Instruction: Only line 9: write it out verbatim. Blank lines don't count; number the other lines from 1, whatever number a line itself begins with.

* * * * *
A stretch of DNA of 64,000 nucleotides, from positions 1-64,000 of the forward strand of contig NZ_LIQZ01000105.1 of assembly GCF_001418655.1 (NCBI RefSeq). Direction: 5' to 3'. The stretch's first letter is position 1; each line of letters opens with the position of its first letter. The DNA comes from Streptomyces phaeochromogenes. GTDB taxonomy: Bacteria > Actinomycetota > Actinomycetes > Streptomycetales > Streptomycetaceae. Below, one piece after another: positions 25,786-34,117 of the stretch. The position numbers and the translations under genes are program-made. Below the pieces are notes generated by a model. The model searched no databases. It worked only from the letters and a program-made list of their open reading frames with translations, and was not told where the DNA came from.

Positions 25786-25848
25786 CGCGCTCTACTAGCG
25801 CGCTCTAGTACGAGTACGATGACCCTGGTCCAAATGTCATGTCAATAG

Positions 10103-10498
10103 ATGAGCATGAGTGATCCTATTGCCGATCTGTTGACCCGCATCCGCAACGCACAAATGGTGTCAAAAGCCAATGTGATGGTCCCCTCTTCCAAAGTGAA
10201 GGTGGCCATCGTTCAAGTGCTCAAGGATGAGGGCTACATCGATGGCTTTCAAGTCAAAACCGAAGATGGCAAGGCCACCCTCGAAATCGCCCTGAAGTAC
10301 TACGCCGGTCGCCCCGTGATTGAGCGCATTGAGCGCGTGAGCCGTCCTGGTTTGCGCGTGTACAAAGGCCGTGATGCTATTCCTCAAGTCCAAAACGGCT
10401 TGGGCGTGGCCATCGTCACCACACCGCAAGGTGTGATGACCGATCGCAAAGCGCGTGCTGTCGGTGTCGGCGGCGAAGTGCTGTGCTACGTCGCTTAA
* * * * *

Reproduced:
10401 TGGGCGTGGCCATCGTCACCACACCGCAAGGTGTGATGACCGATCGCAAAGCGCGTGCTGTCGGTGTCGGCGGCGAAGTGCTGTGCTACGTCGCTTAA